As the PCA’s General Assembly met this year, the item that consumed most of its energy was the Strategic Plan presented by the Cooperative Ministries Committee (CMC). The primary objection raised against the SP from the floor was its lack of scriptural analysis. It was argued that commissioners were voting on a document replete with sociological analysis but deficient in scriptural warrant. Some were so upset by this that they entered an official protest signed by 128 commissioners. But was the SP truly lacking in scriptural warrant? And is proof-texting even necessary?

From the beginning, the SP has explicitly assumed both the innerancy of scripture and the wisdom of our confessional standards. With those issues settled, the CMC tackled the question, “How do we give hands and feet to our theology in the 21st century?” So while it is true that the SP did not include proof texts for its various assertions, it is also true that it did not need to. Do elders in the church need to be constantly and explicitly reminded that there is scriptural warrant for missions?  Or that the Bible calls us to engage the culture? I suppose the CMC could have referenced Matthew 28 and Acts 17. Would that truly have made those uncomfortable with the SP suddenly excited about it?

Moreover, does our tradition have a history of including proof-texts for all assertions? When the Westminster Assembly first adopted the Confession they included no scripture references. The proof texts were added months later. The Federal Vision statement we adopted in 2007, though quite lengthy, contained only twelve scripture references, most of which were mentioned only parenthetically and none of which were accompanied by careful exegesis. I don’t recall hearing any complaints about that at the time.

Our own confession eliminates the need for explicit textual justification for every action:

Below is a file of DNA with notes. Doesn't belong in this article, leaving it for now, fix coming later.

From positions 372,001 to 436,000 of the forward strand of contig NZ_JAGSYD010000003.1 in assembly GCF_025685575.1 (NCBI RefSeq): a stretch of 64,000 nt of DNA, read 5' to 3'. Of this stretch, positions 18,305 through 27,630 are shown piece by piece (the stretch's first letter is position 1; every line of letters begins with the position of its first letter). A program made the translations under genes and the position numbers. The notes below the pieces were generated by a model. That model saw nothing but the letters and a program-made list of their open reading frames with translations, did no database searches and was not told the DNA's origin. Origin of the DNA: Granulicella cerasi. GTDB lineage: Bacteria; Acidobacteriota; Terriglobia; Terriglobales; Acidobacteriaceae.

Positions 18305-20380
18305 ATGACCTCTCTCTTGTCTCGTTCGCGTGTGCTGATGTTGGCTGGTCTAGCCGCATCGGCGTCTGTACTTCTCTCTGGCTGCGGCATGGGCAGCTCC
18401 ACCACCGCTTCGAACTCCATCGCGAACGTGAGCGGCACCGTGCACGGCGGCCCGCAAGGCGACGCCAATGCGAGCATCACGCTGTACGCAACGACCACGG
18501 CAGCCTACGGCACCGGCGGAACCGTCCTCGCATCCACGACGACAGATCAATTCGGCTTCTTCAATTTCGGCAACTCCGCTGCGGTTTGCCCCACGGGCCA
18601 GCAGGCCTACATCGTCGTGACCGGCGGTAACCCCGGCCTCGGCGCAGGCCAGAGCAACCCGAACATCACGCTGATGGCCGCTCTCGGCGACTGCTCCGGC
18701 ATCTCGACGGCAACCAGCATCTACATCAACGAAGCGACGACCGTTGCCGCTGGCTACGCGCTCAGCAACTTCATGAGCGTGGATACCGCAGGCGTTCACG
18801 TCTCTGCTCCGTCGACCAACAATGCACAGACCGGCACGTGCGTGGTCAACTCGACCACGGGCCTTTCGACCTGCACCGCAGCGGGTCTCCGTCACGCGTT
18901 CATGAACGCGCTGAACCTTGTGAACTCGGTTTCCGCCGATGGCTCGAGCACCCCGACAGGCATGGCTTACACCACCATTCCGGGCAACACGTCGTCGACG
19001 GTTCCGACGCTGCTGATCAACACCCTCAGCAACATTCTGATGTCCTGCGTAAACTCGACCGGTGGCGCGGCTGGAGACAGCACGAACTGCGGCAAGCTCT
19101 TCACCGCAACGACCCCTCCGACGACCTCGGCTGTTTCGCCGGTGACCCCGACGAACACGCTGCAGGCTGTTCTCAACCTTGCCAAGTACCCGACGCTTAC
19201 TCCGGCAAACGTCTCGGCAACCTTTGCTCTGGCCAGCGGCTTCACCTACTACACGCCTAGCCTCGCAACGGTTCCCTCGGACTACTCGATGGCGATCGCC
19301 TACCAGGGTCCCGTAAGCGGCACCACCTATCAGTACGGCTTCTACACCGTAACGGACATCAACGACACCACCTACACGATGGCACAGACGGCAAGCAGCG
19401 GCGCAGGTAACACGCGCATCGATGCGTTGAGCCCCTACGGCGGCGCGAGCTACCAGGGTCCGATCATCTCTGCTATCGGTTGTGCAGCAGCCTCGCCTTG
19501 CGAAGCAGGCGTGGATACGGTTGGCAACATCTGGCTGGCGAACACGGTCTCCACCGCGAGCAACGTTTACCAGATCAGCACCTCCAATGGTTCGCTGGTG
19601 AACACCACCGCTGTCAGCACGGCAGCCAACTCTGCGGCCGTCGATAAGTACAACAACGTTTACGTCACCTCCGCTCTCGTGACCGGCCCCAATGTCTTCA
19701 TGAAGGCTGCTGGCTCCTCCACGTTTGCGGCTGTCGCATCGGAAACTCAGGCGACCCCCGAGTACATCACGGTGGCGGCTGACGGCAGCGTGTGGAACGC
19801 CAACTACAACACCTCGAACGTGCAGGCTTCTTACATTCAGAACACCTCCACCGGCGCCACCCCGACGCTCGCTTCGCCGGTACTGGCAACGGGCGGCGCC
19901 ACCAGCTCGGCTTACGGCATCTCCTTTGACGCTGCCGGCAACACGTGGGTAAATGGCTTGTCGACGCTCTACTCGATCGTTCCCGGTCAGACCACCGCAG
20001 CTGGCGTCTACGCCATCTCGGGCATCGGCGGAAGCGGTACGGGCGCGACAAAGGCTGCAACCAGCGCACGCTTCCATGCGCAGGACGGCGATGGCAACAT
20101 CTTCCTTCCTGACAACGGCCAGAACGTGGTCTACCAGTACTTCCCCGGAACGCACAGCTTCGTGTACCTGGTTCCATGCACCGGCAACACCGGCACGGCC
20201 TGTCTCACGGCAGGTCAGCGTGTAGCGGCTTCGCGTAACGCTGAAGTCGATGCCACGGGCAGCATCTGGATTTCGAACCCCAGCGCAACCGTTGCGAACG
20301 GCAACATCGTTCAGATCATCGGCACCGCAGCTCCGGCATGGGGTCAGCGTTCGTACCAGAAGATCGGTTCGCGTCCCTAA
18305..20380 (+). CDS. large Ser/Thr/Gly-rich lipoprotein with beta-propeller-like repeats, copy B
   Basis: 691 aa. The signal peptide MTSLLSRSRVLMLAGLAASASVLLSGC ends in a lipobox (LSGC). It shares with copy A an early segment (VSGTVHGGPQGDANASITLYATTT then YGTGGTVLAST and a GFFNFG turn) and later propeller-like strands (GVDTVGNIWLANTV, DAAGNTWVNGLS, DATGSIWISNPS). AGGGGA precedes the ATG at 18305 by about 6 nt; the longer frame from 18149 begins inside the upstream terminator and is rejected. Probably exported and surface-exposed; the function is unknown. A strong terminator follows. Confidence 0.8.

WCF Chapter I, section VI. The whole counsel of God concerning all things necessary for His own glory, man’s salvation, faith and life, is either expressly set down in Scripture, or by good and necessary consequence may be deduced from Scripture: unto which nothing at any time is to be added, whether by new revelations of the Spirit, or traditions of men. Nevertheless, we acknowledge the inward illumination of the Spirit of God to be necessary for the saving understanding of such things as are revealed in the Word: and that there are some circumstances concerning the worship of God, and government of the Church, common to human actions and societies, which are to be ordered by the light of nature, and Christian prudence, according to the general rules of the Word, which are always to be observed. [emphasis added]

Our confession argues that the “light of nature” (which would include sociological insights) and “Christian prudence” (biblical wisdom and some sanctified common sense) are legitimate animators for church action as long as they are in accordance with “the general rules of the Word.” One might argue that the need for proof-texting is actually an anti-confessional view.

Seeing the Forest, Not Just the Trees

But perhaps the more pertinent question is why didn’t the SP’s detractors make an argument for how it is unbiblical? Isn’t this a far more important issue than proof-texting? If those who signed the protest are convinced that the SP is unbiblical then why didn’t they make such an argument from the floor? Without such arguments the protest comes across as an objection in search of a justification.

As the denomination considers how to implement the plan they have approved, my prayer is that we can move forward in a commitment to do ministry together and that the Holy Spirit would grant wisdom in doing so.